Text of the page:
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Citrosa, Herbs & Mosquitoes

I was recently inspired by my mom, who was rubbing the leaves of a geranium plant on her skin, to plant some mosquito-repellent plants. Moms are so smart.

Mosquito Fighter!

Mosquito Fighter!

I ran to Behnke’s, our local nursery, and found this cute tag on a plant called “Citrosa.” It smells strongly of citronella and claims, with comic-book size proportion, to fight mosquitoes. Who could resist? I left the sign in the pot, to scare away the mosquitoes scarecrow-style.

Mosquito Fighter!

Mosquito Fighter!

I bought several of these “Citrosa” geraniums. Other flowers that repel mosquitoes include marigolds and ageratum too.

Next up, herbs! I planted a variegated basil and moved some regular basil out to the deck as well. The strong smell of many herbs claim to fight off mosquitoes including lemongrass, thyme, and several varieties of mint.

Variegated Basil Plant.

Variegated Basil Plant.

I gathered up pots and found a few more at the thrift store. I am going to continue to add plants to the deck until the mosquitoes stop biting me. It will be a no-bite zone and the neighborhood kids will flock to my deck for protection.

Potted Plant Corner

Potted Plant Corner

Gardening takes on a sadistic-type pleasure when it involves exiling the mosquito. I love it when beauty and function come together.

No Mosquito Zone.

No Mosquito Zone.

That is my kind of design.

© copyright 2013 Mariam d’Eustachio.

Taming the Wild Kingdom

Our house sits on 1.2 acres. If you are a gardening-type of person, you might think a yard that size is amazing. I agree it is amazing, but I am completely overwhelmed.

The Wild Kingdom

The Wild Kingdom

How is it that we live 7 miles from Washington, D.C. and have a yard this big? I blame science.

More WIld Kingdom.

More Wild Kingdom.

In 1910, the USDA established the Beltsville Agricultural Research Center or BARC, and Beltsville became a hub of agricultural science and research. This area attracted botanists, plant researchers and scientists, and created a community of agriculture around the research center. There were competitions between neighbors for who had the earliest and best looking corn, and the area is full of strange plants. For example, the Thorn-less Blackberry is alive and well, right here in Beltsville.

This brings taming the Wild Kingdom to a whole new level. Which are the weeds? Which are the valuable & rare specimens belonging to Beltsville? I have been at it for a couple of weeks, with the help of an old friend, neighbors and my mother-in-law, working like field hands. I suppose you could call it a bonding experience and the yard is beginning to show some progress.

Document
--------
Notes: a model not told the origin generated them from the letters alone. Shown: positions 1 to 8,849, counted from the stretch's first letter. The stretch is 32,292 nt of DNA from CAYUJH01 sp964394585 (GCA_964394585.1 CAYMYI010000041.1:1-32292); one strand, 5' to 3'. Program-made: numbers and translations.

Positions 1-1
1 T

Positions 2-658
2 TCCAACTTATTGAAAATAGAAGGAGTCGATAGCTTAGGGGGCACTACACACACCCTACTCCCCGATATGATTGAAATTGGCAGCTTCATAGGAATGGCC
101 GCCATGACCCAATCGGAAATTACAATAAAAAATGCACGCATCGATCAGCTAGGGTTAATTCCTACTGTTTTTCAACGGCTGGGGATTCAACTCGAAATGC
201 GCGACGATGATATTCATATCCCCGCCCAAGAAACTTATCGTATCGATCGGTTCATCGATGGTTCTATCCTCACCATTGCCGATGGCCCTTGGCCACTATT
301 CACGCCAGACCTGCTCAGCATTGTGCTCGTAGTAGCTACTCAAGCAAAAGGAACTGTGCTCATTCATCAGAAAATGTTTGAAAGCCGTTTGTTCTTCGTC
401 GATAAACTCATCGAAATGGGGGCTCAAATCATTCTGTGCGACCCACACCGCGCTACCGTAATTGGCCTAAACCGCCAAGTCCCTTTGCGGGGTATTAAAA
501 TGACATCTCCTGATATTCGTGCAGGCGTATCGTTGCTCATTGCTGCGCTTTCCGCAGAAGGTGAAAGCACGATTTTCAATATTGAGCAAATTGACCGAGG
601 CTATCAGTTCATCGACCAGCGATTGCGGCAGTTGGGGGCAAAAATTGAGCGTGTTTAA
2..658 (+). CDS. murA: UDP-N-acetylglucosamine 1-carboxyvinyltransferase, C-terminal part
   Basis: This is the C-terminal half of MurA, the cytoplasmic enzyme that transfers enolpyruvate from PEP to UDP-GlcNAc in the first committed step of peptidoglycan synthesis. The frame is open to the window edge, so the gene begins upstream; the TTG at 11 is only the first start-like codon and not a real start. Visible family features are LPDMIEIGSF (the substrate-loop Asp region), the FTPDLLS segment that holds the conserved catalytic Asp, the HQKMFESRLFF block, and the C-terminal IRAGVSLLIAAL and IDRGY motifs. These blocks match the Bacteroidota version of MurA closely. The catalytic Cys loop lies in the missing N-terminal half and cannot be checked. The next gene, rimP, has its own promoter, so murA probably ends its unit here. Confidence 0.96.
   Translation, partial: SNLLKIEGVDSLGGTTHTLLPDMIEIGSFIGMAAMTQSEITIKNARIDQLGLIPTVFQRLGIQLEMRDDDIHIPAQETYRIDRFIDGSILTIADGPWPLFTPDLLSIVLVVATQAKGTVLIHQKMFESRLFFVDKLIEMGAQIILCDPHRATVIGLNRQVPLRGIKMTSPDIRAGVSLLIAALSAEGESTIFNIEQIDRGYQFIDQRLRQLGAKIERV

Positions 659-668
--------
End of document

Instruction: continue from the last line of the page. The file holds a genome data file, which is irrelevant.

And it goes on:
The weed-free walkway.

The weed-free walkway.

The climbing Hydrangea, or  Hydrangea anomala petiolaris, is a beautiful, low-maintenance, woody vine growing on the front of our house. This vine is safe for brick surfaces and I am happy to have inherited it.

Climbing Hydrangea

Climbing Hydrangea

You can achieve that English-ivy, hidden-castle look, guilt free, if you use a climbing Hydrangea instead of ivy. How many ivy plants have I ripped off, coupled with a dose of sad, because it is so pretty? This Hydrangea is a wonderful substitute. It likes full-sun to part-shade, and once established, requires little maintenance.

Climbing Hydrangea

Climbing Hydrangea

 Now that is my kind of plant.

© copyright 2013 Mariam d’Eustachio.

Orchid as sculpture

I do not have a green thumb, but today I am thinking about my orchid. I cannot remember what infraction my husband committed when he gave it to me, or if it was just a spontaneous romantic gesture, as he is prone to do. The amazing thing is I have managed to keep it alive for at least two years. And it has bloomed again. Like a phoenix that rises from the ashes. This bloom will last for several months.

Image

The secret: it breathes air instead of water. Orchids have air roots that attach to the bark of a tree and live exposed to the elements, just letting the rain wash over them. In my house, I water it every couple of weeks, let the water drain and set it back on the table again. It is a thing of pure beauty and it requires almost nothing to exist in this state.

Next time you walk past an orchid for sale in it’s little pot, think about it as a piece of living sculpture that you can get for as little as $12.99. This hard working plant, available in so many different species, colors, and varieties will pull it’s weight and work overtime as your latest objet d’art.

© copyright 2012 Mariam d’Eustachio